There’s a quote I’ve repeated to myself many times over the last few weeks, and it comes from an unlikely source. Those of you with young children may be familiar with the cartoon Daniel Tiger, and the wise oracle like figure of his mum. She has a song,
“ Sometimes you feel two feelings at the same time, and that’s OK.”
It has become my mantra.
On the night of the referendum to repeal the eighth amendment, the Irish Times released an exit poll which indicated a landslide for Yes. I was in bed at the time and saw the news on Twitter, ‘oh that’s really great,’ I thought and kept on scrolling. Given that the day had begun with me fighting back tears whilst I accompanied my husband to the polling station, and had continued on in that vein, my lack of emotion at this news was surprising to me.
As official results came in throughout the following day, it was clear the exit poll was correct, and Yes had won with a landslide. No one had allowed themselves to think this might be the outcome. We may have been hopeful of a yes victory, but only by a narrow margin. Perhaps this is why my feelings at the result were so unexpected, because the result itself was too.
In the weeks leading up to the referendum, like so many people, I found it increasingly difficult to think about anything else. I can’t think of a time when I was so engaged in a campaign, can’t think of anything I have ever been so emotionally invested in. Again, like so many other people, I pushed myself to do things I never dreamed I would, because I couldn’t bear the thought of doing nothing.
On the Tuesday before the vote, on my commute into work I passed three ‘Beep for Yes’ stalls – I beeped my horn enthusiastically at each one, culminating with simultaneous sobbing as I reached the last one, just before I turned into work. I attended my daughter’s graduation from Montessori on the afternoon of the vote, resplendent with Repeal and Yes merchandise. As I approached the building, I aw one parent recoil when she saw my badges, but was bolstered by other parents wearing their own ‘I voted Yes’ stickers. I assessed everyone I spoke to that day through the lens of their voting tendencies, were they ‘Yes’ or ‘No.’ I suddenly wanted to tell all my Irish, women friends how much I loved them. I felt the power of the Sisterhood strongly. I whatsapped my peer mentor group to tell them. I posted in Facebook groups to tell friends how amazing they all had been – writing, canvassing, campaigning, and how proud I was to be an honorary Irish woman on that day.
In short, I was feeling all the feels, on Friday 25th May. But in the days following the win, I felt what I could only describe as flat. Had I used up all my emotions in the preceding weeks? Was I made of stone? A no victory, had been inconceivable, and yet it seemed that any outcome at all was inconceivable , so focussed had we all been on the fight. Many women in Ireland have literally been fighting all their adult lives for this. How are you supposed to feel, when you get the thing you have been fighting a lifetime for?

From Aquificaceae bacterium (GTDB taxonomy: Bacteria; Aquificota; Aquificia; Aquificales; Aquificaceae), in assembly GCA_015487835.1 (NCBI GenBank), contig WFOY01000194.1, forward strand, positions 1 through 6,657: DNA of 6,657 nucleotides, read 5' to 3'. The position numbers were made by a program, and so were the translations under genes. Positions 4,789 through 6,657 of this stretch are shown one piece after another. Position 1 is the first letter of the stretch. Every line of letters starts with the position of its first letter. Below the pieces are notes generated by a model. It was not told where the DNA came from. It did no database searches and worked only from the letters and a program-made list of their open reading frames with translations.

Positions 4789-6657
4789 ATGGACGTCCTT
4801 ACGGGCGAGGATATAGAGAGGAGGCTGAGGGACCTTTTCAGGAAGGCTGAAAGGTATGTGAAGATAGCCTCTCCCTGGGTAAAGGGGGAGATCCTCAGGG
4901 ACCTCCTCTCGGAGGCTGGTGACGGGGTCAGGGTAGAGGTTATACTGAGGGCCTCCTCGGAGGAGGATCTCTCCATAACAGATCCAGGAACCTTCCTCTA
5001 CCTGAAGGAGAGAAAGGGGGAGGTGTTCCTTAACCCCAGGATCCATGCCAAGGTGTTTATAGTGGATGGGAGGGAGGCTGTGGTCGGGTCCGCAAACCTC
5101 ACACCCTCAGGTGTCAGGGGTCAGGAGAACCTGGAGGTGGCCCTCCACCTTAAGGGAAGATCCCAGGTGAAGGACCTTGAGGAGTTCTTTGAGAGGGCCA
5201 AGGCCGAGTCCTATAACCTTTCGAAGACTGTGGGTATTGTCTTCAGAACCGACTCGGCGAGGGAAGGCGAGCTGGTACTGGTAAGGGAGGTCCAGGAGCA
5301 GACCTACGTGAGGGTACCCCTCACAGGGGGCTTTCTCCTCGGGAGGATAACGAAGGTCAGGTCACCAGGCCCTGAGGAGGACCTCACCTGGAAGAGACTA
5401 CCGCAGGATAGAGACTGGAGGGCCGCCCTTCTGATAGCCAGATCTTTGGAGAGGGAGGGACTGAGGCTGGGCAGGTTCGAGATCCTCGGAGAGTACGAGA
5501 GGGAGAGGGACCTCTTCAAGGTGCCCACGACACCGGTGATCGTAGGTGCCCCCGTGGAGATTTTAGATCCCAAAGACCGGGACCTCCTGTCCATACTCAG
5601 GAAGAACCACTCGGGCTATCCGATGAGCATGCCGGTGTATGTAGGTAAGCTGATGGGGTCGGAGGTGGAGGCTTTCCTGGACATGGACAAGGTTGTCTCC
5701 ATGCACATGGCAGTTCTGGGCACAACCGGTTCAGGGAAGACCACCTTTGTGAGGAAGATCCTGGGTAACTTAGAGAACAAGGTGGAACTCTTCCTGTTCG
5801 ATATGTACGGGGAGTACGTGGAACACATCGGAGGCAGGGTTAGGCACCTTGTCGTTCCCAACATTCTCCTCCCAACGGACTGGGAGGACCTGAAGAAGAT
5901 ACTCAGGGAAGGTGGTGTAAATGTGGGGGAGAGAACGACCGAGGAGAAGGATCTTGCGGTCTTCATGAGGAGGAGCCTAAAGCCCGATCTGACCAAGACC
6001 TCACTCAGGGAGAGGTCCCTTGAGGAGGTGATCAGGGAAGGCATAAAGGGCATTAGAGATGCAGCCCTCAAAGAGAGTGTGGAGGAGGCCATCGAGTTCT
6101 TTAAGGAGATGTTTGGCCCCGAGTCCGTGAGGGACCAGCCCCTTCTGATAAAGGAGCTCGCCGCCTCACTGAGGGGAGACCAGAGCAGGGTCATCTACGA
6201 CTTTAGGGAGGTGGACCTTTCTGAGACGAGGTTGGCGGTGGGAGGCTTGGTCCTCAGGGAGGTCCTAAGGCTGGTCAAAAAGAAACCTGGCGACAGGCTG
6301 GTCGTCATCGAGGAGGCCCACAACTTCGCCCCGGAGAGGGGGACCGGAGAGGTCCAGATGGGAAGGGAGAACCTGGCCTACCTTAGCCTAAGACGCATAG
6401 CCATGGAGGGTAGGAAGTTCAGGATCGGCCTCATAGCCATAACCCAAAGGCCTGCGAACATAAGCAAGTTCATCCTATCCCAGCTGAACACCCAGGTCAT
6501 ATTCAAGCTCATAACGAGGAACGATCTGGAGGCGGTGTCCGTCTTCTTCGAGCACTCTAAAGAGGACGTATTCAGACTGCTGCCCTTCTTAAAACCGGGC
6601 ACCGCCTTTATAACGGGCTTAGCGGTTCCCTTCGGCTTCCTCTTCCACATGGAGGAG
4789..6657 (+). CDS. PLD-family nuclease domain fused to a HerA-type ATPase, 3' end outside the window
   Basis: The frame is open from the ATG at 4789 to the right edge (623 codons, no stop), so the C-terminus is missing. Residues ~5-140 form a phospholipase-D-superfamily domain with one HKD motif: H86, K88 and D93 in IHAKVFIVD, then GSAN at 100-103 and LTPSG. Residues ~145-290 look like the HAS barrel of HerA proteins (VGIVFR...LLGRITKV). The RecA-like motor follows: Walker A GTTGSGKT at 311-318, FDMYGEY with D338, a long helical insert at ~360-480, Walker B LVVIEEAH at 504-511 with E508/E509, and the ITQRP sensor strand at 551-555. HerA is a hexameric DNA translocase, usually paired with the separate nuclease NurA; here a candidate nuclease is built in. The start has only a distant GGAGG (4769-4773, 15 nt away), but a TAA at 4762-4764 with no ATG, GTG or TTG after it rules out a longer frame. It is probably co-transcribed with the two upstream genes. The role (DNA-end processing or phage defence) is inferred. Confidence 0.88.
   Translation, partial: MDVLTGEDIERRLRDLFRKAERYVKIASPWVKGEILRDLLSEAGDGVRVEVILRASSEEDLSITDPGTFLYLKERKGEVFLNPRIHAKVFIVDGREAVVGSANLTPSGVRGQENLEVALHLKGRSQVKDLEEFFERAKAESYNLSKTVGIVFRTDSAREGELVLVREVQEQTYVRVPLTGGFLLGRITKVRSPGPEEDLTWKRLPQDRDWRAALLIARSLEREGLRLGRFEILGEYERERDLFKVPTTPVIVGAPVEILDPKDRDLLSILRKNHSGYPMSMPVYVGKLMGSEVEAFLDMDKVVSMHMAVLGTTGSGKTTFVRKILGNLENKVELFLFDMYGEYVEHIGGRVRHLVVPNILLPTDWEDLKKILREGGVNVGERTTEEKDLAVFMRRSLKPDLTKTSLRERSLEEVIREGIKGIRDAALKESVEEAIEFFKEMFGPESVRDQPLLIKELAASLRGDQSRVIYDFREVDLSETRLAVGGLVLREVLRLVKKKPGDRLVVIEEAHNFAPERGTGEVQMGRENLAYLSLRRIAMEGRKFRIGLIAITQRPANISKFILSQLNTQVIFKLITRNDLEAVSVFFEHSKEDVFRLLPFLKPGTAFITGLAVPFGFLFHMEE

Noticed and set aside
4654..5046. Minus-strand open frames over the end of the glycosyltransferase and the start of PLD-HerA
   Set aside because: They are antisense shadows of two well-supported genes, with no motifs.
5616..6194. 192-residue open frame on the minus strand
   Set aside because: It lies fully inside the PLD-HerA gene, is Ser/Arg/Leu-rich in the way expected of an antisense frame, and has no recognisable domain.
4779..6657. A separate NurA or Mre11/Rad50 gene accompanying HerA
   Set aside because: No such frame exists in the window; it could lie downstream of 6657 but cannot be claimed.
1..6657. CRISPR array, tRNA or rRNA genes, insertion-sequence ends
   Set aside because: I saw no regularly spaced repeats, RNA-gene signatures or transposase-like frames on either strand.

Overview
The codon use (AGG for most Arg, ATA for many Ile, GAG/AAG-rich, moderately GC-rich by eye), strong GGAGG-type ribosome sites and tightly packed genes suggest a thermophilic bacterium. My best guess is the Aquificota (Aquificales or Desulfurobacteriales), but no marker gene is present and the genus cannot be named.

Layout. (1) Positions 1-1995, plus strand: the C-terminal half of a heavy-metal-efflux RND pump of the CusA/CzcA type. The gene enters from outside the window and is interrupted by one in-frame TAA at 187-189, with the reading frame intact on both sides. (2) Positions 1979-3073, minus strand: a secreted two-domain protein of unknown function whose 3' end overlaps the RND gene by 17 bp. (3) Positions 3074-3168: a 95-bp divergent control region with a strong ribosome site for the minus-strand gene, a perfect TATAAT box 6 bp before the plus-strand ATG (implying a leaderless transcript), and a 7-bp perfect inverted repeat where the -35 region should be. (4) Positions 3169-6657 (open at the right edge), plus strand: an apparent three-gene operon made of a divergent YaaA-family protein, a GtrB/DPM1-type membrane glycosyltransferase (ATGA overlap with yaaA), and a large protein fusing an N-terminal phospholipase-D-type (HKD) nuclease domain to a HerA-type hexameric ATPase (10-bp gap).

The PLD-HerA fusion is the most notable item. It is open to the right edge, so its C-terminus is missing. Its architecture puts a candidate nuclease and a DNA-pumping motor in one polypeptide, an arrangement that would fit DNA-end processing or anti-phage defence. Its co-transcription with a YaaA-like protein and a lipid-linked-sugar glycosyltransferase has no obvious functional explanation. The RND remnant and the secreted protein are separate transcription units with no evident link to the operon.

Then, around ten days after that historic win, I was at the Mansion House, with many others to welcome home the Magdalene survivors. Women who had been treated cruelly by the state, for no other reason than tragically misplaced moral guidelines and Church controlled misogyny. Being part of a group of like minded people, coming to bear witness to these brave women, before the survivors even arrived, I could feel the emotions of the 25th May begin to surge again. Because, of course, the line between the Eighth Amendment and the Magdalene Laundries is so incredibly short.
Amongst the crowd, were many faces I recognised as Repeal campaigners, faces also that I had seen in Dublin Castle the day after the vote, celebrating Yes. I hesitated to write ‘celebrating.’ It’s unseemly to celebrate Repeal, apparently, as if that isn’t a blatant and wilful misunderstanding of what the campaign was all about. It was distilled as ‘ the abortion referendum’, but it was never really just about abortion. It was about valuing women, trusting women, and acknowledging how awfully they had been let down by their country in the past. Any celebrating was tempered by relief, anger and sadness for those for whom the result came too late. Those same feelings were in evidence again at the Mansion House last Tuesday; joy at seeing these women finally receiving a welcome home from the country which had let them down so badly, anger that it had taken so long, that it ever happened in the first place, relief that at last, at last the veil seems to be lifting. Bit by bit, Ireland is telling the world, and its own leaders, who it wants to be. The conversations have started, the apologies are long overdue. There’s no going back.
And it was there at the Mansion House, welcoming these women home, that the emotions of the last few weeks finally emerged. It felt like a release, for me. It feels like the beginning of an atonement. It feels new. I hope the women we were there to support felt it too; that we were all there for them, supporting them, apologising to them.
I hope I can remember the emotions of these last few weeks, in Ireland, even if I can’t really make sense of them.